ORIG_CONFIG can be used to specify the directory containing the to-be-updated kernel's original .config file and original System.map file (the files should have exactly those names). ORIG_CONFIG defaults to KERNEL_SOURCE/ksplice.

The default gcc(1) compiler and as(1) assembler on the system should be as close to the compiler and assembler originally used to build the running kernel as possible. If the current compiler and linker are too different from the original compiler and linker, ksplice-apply will abort when applying the update.

ksplice-create outputs a tar(1) file, compressed with gzip(1), containing the desired Ksplice update modules. This tarball will be created in the current directory, and it can be manipulated using the other Ksplice utilities, such as ksplice-apply.

The first time that ksplice-create is invoked on a KERNEL_SOURCE directory, it must build that kernel from scratch, which is much slower than the rest of the update-creation process. --prebuild can be used to perform this initial kernel build without providing a source code patch.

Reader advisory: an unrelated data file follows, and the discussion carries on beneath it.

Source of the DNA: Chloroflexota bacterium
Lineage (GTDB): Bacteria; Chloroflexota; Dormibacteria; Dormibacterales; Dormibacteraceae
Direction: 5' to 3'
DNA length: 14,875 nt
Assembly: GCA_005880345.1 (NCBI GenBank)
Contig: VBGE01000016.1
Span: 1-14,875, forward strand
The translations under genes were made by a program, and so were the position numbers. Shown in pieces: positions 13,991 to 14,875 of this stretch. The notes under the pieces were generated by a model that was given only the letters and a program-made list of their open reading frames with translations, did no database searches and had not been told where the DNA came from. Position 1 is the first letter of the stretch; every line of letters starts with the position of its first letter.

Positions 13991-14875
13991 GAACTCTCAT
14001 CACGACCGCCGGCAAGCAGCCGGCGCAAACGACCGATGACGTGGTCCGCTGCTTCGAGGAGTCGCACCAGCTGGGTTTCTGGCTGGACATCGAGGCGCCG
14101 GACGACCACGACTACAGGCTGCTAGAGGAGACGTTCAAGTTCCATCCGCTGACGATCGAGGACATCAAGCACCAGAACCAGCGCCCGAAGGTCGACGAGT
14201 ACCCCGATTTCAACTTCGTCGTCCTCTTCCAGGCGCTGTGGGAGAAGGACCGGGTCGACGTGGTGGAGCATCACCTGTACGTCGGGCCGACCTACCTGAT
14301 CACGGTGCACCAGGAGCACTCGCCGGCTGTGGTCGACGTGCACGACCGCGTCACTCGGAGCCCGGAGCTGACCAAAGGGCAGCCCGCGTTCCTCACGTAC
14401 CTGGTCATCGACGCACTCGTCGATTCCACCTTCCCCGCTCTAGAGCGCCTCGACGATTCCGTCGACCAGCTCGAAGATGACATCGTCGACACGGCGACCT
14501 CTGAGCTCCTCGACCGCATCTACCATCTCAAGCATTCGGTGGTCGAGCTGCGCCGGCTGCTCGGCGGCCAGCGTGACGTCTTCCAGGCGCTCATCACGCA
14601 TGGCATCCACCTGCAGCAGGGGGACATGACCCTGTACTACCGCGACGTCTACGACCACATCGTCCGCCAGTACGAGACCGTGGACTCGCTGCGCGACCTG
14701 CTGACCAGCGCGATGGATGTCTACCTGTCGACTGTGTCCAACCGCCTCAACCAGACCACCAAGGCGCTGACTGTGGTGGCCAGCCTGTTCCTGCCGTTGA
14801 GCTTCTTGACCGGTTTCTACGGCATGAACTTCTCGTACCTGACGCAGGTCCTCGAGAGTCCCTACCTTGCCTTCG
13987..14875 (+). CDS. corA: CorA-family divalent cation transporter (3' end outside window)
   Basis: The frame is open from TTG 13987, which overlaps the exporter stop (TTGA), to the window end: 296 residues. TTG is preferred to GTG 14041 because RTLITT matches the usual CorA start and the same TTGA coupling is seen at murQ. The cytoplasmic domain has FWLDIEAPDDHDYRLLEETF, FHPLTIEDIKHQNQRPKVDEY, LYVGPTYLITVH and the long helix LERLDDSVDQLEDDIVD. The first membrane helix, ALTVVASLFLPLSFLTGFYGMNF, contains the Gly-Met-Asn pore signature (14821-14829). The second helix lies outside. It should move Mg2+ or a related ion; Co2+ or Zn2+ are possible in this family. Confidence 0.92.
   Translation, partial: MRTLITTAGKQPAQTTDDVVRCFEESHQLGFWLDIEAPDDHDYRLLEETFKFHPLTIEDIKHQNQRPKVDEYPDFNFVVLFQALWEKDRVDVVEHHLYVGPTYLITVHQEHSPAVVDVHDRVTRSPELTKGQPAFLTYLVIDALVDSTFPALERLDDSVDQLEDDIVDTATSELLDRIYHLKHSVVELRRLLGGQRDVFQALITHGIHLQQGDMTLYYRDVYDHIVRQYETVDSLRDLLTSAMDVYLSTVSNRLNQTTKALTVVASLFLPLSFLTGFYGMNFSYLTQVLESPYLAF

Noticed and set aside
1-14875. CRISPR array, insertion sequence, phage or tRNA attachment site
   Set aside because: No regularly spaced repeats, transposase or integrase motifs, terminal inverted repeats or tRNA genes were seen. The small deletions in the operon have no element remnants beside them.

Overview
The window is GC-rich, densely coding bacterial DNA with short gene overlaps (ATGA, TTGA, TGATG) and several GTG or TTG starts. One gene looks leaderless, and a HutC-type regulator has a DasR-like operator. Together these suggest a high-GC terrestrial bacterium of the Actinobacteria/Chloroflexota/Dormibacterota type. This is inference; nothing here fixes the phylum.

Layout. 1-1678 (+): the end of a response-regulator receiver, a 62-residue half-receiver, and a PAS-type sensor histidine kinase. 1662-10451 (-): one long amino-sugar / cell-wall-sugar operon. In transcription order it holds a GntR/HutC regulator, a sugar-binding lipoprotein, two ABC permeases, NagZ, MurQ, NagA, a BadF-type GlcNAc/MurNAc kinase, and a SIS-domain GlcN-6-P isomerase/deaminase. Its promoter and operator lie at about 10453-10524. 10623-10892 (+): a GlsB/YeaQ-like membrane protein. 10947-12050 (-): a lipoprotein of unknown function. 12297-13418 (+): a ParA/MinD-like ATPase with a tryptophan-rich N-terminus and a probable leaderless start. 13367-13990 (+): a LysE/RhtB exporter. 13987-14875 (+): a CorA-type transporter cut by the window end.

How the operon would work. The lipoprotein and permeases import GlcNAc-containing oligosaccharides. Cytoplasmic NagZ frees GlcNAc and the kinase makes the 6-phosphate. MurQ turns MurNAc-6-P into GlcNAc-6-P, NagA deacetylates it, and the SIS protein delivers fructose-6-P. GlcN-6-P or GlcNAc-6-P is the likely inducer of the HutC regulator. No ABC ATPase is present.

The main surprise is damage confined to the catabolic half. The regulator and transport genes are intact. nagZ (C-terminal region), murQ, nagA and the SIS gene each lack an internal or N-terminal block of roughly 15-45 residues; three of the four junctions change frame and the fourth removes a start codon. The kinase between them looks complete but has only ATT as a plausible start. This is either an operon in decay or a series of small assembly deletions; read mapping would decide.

In order to patch a function that has previously been patched by Ksplice, the user needs to ensure that the KERNEL_SOURCE directory provided to Ksplice contains the source for the currently running kernel, including any patches that have previously been applied by Ksplice.


Builds a Ksplice update out of the given patch(1) file PATCH_FILE.
Builds a Ksplice update using the modified source files with names ending in EXTENSION. The patch will be determined by comparing all of the files in the KERNEL_SOURCE directory tree whose names end with the extra extension EXTENSION against the corresponding files without the extra extension.
Builds a Ksplice update using the commit COMMIT in the Git working tree KERNEL_SOURCE. The original state corresponding to the running kernel is remembered in the Git ref refs/ksplice/pre, which will be created from the current HEAD if it does not yet exist (and can be changed using the --series option). Therefore, the source code change to be applied corresponds to the output of git diff ksplice/pre COMMIT.